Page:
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Old 12-17-2010, 02:04 PM
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Default Retrieves

I'm rethinking the idea of trying to train Tyr for service work, and one of the biggest things I'd need him to do is retrieves.

Which is also one of the reasons he didn't work out previously as a SD, but the other reason was that he was uncomfortable in places like stores, and that's changed enough to retry the retrieve training.

He can retrieve a dumbbell with no problems. But that's it. For example, I once asked him to retrieve an old cell phone. He picked it up, he brought it to me and right before giving it to me, he closed down on it just a little more and put a crack through the middle of it. I also once asked him to retrieve a book, which he did, after ripping the cover off it. *sigh* He just seems to think retrieve is a fun game and anything he's asked to retrieve should be able to be enjoyed. Which I think has something to do with how I originally trained the retrieves...

So what's the best way to retrain this without him destroying everything I ask him to pick up? I've done a lot of take stuff from my hand retrieve basics, and that works and doesn't trigger the destructive playfulness. But as soon as I try putting it on the floor, he thinks it's a toy.
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Old 12-19-2010, 03:52 AM
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Originally Posted by corgipower View Post
He just seems to think retrieve is a fun game and anything he's asked to retrieve should be able to be enjoyed. Which I think has something to do with how I originally trained the retrieves...
I don't know how you originally trained the retrieves, so I'm not criticizing you or anything.... But a LOT of people think you should start training retrieves using toys and other play-type situations. This is a good way to teach your dog to play fetch, but it's not a good way to teach a formal, service dog retrieve.

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Originally Posted by corgipower View Post
So what's the best way to retrain this without him destroying everything I ask him to pick up? I've done a lot of take stuff from my hand retrieve basics, and that works and doesn't trigger the destructive playfulness. But as soon as I try putting it on the floor, he thinks it's a toy.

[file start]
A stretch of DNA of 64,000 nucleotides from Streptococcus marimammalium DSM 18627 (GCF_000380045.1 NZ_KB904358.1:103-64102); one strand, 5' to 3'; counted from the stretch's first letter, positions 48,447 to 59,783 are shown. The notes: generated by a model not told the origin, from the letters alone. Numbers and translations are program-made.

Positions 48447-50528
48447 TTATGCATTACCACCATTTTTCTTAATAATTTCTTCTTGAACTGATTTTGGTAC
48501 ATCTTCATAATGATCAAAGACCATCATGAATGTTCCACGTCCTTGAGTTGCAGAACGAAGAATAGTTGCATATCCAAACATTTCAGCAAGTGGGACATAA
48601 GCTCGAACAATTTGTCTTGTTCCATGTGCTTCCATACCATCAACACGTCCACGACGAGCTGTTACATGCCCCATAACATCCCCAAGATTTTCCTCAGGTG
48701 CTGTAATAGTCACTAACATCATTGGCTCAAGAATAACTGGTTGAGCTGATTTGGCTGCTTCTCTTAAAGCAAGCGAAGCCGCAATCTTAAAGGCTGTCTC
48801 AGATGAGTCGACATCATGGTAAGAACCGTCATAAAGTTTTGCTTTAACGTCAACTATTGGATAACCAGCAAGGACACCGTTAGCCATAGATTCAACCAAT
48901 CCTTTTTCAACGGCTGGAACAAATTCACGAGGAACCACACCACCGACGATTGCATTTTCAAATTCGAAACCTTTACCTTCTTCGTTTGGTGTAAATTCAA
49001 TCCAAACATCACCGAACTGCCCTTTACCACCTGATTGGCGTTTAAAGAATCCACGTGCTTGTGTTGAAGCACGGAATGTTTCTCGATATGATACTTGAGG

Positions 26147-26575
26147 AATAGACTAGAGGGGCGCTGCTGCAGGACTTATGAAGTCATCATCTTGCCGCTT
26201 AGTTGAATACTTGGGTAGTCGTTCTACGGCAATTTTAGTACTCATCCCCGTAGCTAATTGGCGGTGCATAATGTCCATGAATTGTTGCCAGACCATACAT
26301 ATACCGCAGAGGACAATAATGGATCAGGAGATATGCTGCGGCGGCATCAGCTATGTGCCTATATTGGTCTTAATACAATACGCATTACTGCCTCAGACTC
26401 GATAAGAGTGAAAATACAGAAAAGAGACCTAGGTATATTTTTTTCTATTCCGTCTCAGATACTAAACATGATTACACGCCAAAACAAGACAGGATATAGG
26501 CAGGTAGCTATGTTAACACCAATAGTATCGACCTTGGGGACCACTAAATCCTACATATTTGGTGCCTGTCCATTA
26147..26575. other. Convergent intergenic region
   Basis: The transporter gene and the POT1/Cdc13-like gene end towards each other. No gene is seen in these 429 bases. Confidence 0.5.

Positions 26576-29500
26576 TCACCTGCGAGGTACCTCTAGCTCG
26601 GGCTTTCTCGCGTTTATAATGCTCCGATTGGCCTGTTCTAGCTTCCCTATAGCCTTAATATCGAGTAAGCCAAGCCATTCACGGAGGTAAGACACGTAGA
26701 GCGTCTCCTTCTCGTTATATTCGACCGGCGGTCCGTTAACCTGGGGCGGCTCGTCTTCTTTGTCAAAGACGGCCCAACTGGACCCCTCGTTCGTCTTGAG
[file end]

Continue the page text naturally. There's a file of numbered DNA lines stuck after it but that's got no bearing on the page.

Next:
Keep working on getting him to take stuff from your hand, do that a LOT to repattern him to the correct behavior. Then gradually get him to retrieve it from your hand, moving it lower and lower until it's finally on the floor. If he starts chewing or any other innappropriate behaviors, then immediately interrupt the chewing - take the object away - and give a time out.... the chewing is self-reinforcing, and allowing him to do it just reinforces it.
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Old 12-19-2010, 07:31 AM
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Originally Posted by lizzybeth727 View Post
I don't know how you originally trained the retrieves, so I'm not criticizing you or anything.... But a LOT of people think you should start training retrieves using toys and other play-type situations. This is a good way to teach your dog to play fetch, but it's not a good way to teach a formal, service dog retrieve.
SD was kinda a later thought as my health issues worsened. The retrieve was formal and trained with backchaining, but also with some playing with the retrieve article because he was too stressed over being asked to maintain a hold otherwise. Worked fine when all we were thinking of is a competition retrieve, but yeah, there are some problems with doing it that way.